Samuel D. Zurier, Esq. Providence
More than a century ago, the City of Providence made a bold and farsighted investment in the future, building a state of the art water supply that provides the majority of Rhode Islanders with inexpensive, high quality water. As a reward, the General Assembly granted Providence an unusually meager local benefit. In recent decades, the General Assembly and the Public Utilities Commission went further, turning a modest local benefit into a burden. In so doing, the State has deprived Providence of its best available tool to address its serious financial challenges.
Part 1 of this article describes the history of Providence Water's relationship with its host city and nonresident customers since 1871. Part 2 compares that relationship with prevailing arrangements nationally. Part 3 offers a proposal to rebalance that relationship in better accord with the City's prior history and with national norms.
1. The History of Providence Water
In 1871, Providence opened a water supply that drew from the Pawtuxet River in Pettacomsett in Cranston It was a metropolitan water supply, serving Providence and four neighboring communities2 It ran at a profit, generating the equivalent of $4 million in today's dollars for the City in 1878.3 Between 1890 and 1910, Providence's population grew from 132,146 to 224,326.4 To support this growth, Providence petitioned the General Assembly to condemn land in the watershed of the northern branch of the Pawtuxet River to construct an expanded water supply. In 1915, the General Assembly passed enabling legislation (1915 R.I. Pub. Laws § 1278, referred to below as "the Act") providing, among other things, that the City of Providence would become the owner, in fee simple, of any land it acquired for this purpose.5 The Act authorized cities within the affected watershed to purchase water from Providence at "fair" wholesale rates reached by agreement or, in the absence of agreement, through arbitration. The Act authorized Providence to treat its water supply board as if it were a "department of city government," which would receive municipal appropriations through the budgeting process to meet any necessary expenses.7 The Act directed the City to establish a "sinking fund" to receive all excess revenues to be used to pay future costs and obligations.8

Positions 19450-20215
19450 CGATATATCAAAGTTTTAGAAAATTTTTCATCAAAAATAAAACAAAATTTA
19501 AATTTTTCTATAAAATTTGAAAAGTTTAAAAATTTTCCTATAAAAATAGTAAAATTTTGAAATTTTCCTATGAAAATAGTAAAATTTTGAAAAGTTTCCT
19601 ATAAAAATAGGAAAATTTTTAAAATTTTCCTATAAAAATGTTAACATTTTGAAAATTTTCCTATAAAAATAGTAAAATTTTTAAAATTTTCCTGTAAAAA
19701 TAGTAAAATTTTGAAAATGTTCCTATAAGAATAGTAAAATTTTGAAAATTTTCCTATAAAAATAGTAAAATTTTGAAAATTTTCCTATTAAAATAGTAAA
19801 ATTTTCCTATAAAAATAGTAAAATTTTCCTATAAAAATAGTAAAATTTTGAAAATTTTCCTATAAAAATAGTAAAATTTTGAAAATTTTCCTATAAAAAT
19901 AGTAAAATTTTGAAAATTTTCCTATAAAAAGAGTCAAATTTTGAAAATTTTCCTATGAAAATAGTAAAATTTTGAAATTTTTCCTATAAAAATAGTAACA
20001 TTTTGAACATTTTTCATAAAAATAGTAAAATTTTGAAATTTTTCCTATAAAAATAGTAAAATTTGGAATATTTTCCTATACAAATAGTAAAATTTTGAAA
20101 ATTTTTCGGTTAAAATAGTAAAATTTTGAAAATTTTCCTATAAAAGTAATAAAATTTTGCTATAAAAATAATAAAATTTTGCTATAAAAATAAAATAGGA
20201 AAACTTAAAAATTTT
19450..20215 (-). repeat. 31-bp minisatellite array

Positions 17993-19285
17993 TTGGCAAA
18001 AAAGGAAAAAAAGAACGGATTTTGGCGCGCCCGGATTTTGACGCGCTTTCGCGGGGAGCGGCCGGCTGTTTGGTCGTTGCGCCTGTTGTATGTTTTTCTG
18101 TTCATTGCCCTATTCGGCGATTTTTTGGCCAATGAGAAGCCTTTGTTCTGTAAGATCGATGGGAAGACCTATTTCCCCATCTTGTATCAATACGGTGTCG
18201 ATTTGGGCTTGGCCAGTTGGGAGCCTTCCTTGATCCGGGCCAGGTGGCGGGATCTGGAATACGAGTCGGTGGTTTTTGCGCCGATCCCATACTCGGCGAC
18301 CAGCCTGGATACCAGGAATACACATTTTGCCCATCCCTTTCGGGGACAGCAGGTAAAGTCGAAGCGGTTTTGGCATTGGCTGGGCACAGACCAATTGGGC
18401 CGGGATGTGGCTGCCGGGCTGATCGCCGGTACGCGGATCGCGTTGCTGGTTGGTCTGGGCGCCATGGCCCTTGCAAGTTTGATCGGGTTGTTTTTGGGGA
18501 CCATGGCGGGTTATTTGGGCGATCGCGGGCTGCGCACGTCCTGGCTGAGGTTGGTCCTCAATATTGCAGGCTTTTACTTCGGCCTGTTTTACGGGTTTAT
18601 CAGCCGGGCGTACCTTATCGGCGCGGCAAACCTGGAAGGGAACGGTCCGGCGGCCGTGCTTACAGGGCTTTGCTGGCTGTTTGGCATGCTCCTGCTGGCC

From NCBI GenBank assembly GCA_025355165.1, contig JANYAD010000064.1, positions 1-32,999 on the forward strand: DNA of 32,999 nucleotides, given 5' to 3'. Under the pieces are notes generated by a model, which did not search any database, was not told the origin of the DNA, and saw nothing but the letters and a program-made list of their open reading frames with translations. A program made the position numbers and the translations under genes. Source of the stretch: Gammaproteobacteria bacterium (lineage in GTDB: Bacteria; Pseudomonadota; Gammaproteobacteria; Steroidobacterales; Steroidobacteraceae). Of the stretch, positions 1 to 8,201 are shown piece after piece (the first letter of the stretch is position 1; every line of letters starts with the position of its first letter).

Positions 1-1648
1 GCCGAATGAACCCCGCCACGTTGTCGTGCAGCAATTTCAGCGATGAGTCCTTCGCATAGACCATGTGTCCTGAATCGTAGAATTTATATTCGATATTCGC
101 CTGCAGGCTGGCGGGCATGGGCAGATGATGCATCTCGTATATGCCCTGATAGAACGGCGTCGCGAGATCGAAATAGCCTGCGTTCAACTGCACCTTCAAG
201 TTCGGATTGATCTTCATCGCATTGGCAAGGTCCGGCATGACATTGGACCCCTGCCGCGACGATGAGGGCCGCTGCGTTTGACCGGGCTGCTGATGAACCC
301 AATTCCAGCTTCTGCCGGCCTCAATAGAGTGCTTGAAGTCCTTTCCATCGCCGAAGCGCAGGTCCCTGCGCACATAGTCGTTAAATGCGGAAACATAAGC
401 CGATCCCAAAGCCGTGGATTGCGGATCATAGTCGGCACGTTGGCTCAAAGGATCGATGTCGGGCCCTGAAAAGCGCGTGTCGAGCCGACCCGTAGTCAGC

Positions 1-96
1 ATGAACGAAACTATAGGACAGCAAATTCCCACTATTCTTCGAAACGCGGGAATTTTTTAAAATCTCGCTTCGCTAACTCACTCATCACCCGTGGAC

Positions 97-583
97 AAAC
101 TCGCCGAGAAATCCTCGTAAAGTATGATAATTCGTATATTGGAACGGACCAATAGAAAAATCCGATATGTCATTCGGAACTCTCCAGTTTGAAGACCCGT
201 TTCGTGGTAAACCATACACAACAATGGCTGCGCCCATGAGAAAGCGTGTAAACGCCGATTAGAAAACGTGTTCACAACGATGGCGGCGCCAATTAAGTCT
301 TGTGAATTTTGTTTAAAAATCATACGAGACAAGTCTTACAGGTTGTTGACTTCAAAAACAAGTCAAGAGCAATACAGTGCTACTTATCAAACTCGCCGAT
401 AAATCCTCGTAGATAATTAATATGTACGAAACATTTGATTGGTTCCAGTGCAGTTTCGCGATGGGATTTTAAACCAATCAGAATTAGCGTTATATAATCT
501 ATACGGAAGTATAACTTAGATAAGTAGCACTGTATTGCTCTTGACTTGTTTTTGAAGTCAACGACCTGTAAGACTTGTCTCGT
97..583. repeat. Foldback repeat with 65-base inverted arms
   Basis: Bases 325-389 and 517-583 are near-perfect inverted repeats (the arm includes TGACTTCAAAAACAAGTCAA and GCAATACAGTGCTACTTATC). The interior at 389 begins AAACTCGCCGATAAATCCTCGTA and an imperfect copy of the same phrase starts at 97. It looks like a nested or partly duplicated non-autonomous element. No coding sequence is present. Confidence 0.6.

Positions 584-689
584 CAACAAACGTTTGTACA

Between 1915 and 1929, the City of Providence spent almost $21 million (the equivalent of more than $300 million in today's dollars) to build the water supply. In the decades that followed, Providence Water made further investments in its plant, recently valued at $390 million net of depreciation.10 During that time, the General Assembly extended the right to purchase Providence Water to other cities and towns that never had access to the Pawtuxet River watershed, and that never contributed to the water supply's capital costs.11 In 1959, Providence Water implemented a rate increase (for both wholesale and retail customers) that included a 25% discount for Providence residents.12 Beginning in the late 1960s, the City of Providence allocated surplus revenue from Providence Water into the Emergency Public Improvement Fund ($1.63 million in 1968)13 and the general fund (as much as $871,000 per year during 1969-74).14
In 1967, the General Assembly expanded the jurisdiction of the Public Utilities Commission to include municipal water works that sold water to customers outside their territorial limits.15 In the same session, however, the General Assembly passed a second law authorizing the Providence Water Supply Board to set its own rates.16 The Governor signed the first of these bills into law on May 24,1967, and the second one on May 26, 196717